Black and Latino student leaders from Oberlin and the 11 other colleges in the Great Lakes Colleges Association strengthened their leadership skills at a recent conference titled "Black and Latino Student Unions in the 21st Century: Identity and Roles." The conference was held at the College of Wooster.
Nine officers of various Oberlin student organizations took part in the weekend program. Students attending the conference got to know one other not only through interactive workshops, but also through such informal events as a Caribbean Feast and an "All Schools Small Schools Jam."
The Oberlin student-leaders said the best thing about the con-ference was that it enabled them to share their perspectives and to learn from one another in a community broader than any one campus can be. They also said it was inspiring to realize other students were working to improve their home and campus communities.
Regrettably, the Allen Memorial Art Museum had to cancel the last day of its art rental earlier this fall. Happily, the cancellation was due not to lack of interest, but to abundant interest.
The art rental begins with a preview day, when available works are scouted by prospective renters. On the second day the rental is open to students, and on the third day it is open to members of the faculty, administration, and community.
Students wishing to rent began lining up outside the museum at about noon on the preview day, according to museum Director Anne Moore. In just four hours the next day, student art lovers had snatched up about 300 of the 327 works available, she said.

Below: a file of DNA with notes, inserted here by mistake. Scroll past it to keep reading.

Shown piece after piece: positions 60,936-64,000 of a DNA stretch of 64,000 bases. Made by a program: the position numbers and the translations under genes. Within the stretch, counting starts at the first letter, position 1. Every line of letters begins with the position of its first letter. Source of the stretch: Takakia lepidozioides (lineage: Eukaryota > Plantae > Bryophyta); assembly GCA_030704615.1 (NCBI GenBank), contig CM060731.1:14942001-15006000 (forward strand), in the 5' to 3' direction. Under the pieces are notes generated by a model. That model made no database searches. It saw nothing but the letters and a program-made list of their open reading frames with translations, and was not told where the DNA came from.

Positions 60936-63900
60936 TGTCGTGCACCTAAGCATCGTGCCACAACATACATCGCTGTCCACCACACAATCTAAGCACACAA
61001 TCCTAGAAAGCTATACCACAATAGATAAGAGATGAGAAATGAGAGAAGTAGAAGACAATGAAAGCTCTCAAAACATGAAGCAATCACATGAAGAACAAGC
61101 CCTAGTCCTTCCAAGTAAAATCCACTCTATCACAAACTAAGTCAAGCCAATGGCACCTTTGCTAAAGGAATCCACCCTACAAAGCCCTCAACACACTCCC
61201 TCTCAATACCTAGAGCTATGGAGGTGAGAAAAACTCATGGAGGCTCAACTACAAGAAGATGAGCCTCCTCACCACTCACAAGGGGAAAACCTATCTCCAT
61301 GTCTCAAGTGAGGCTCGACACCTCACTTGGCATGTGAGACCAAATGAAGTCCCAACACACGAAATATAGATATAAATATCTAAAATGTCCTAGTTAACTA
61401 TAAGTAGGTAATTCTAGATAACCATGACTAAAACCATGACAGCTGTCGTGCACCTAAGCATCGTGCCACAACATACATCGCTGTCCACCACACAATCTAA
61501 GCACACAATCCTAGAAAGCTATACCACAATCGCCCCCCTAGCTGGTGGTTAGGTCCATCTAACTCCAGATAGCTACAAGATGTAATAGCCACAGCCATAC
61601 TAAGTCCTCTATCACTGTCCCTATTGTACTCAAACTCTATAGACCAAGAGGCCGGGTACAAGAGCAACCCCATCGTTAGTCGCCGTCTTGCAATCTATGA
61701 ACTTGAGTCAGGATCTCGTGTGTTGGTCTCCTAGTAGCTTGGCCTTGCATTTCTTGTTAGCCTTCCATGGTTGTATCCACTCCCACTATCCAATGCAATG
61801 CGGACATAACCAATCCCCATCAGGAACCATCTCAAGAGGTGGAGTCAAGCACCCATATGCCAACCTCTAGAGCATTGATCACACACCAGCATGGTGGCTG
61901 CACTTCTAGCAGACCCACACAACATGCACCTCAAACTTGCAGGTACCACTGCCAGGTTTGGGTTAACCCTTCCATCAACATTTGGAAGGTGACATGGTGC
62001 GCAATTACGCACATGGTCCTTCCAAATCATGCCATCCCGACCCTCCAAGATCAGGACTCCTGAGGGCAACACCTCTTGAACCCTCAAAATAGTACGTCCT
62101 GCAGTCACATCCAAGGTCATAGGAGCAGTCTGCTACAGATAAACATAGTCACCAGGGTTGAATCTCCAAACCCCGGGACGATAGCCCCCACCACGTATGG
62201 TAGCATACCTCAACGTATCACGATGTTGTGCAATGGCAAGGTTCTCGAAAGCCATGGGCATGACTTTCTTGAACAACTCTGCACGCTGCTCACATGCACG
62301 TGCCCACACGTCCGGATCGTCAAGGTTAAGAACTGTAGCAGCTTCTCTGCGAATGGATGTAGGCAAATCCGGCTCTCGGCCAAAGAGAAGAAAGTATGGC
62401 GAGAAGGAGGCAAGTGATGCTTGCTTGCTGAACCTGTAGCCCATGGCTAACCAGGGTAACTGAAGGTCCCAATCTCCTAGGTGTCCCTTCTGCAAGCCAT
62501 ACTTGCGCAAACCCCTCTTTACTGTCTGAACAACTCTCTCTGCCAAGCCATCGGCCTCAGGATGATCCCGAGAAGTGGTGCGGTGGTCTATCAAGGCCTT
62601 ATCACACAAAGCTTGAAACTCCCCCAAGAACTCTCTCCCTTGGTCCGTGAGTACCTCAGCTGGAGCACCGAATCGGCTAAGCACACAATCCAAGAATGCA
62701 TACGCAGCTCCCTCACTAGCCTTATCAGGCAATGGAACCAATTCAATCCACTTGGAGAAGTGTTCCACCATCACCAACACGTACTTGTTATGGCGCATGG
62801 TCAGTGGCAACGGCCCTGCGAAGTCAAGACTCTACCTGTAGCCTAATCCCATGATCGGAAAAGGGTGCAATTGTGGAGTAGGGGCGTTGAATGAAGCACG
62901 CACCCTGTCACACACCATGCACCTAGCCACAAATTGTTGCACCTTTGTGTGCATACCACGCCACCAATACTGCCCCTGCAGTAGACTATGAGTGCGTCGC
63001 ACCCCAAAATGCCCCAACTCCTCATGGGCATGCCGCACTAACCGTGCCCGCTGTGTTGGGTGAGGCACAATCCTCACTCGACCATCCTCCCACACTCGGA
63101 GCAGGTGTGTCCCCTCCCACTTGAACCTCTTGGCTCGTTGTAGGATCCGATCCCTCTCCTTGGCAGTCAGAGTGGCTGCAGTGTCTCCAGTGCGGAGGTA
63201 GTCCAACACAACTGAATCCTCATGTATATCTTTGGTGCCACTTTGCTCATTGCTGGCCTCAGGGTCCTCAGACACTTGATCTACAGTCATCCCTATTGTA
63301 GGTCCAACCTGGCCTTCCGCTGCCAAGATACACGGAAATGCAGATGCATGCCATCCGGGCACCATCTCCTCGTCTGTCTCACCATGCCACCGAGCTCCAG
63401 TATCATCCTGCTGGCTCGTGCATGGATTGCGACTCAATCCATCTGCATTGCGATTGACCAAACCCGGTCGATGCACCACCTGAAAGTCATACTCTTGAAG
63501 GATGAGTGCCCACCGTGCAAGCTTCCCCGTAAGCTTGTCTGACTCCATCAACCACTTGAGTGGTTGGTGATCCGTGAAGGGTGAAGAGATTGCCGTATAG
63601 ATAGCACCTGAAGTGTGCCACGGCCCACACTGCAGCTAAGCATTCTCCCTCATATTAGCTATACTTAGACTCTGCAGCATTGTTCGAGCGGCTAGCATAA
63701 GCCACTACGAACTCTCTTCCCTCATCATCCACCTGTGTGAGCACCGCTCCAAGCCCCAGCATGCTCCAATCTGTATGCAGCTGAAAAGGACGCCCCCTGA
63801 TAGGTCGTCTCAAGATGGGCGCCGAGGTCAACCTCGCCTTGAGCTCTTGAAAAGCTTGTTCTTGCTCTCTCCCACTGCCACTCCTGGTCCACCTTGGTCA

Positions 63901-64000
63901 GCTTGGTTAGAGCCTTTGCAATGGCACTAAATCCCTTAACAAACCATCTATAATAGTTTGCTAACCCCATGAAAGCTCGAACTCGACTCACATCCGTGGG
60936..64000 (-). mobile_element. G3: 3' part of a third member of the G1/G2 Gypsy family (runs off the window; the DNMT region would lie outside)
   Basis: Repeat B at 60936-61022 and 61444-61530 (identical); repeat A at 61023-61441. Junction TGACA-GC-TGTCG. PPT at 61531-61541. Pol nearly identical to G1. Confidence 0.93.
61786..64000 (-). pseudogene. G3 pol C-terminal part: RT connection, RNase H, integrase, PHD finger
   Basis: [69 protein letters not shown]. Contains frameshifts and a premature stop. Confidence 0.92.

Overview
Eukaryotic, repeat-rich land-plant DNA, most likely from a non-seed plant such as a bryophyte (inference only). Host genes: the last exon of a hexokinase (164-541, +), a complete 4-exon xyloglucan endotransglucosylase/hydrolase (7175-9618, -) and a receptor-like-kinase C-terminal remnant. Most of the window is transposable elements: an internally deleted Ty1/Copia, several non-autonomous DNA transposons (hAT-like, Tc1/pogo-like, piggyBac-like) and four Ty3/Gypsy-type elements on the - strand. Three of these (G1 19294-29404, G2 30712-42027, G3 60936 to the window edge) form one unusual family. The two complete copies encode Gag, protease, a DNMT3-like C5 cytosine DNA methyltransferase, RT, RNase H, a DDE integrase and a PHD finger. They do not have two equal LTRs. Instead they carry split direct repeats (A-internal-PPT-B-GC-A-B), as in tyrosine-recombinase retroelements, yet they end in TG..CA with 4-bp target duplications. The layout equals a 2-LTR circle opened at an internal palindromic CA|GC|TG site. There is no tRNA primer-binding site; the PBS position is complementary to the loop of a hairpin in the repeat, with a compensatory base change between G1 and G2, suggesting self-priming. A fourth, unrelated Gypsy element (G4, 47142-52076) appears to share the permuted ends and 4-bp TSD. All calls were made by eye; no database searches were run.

"This is definitely the biggest turnout we've ever had," said museum Assistant Registrar Wendy Brisbine. "Normally we have about 60 to 80 works left over at the end of the third day. This time we had about 25 works left after lunch on the student day."
Oberlin is unique in how it rents original works of art to students. The program was begun in 1940 by Oberlin's renowned and beloved art professor Ellen H. Johnson. Works are rented for just $5 per work per semester.
Ensuring Musicians for the Future, the three-year campaign for merit scholarships in the Conservatory of Music, reached its conclusion in June 1996 having achieved 106 percent of its goal.
Begun in July 1992 by the Conservatory and the Office of Development and Alumni Affairs, the campaign had a goal of $3 million; it raised $3,019,458. A total of 790 alumni, parents, faculty and staff members, and friends of Oberlin made gifts to the campaign.
"Merit scholarships are the highest priority in the Conservatory today," said Conservatory Dean Karen Wolff. "Now the Conservatory can begin to ensure that an Oberlin education and scholarship support are available to deserving and talented students."
The Center for Service and Learning (CSL) has received a $3 million gift to endow its operations. "This gift is nothing short of thrilling for what it will do for the community and for Oberlin College," said Daniel Gardner, special assistant to the president for community service and director of the CSL.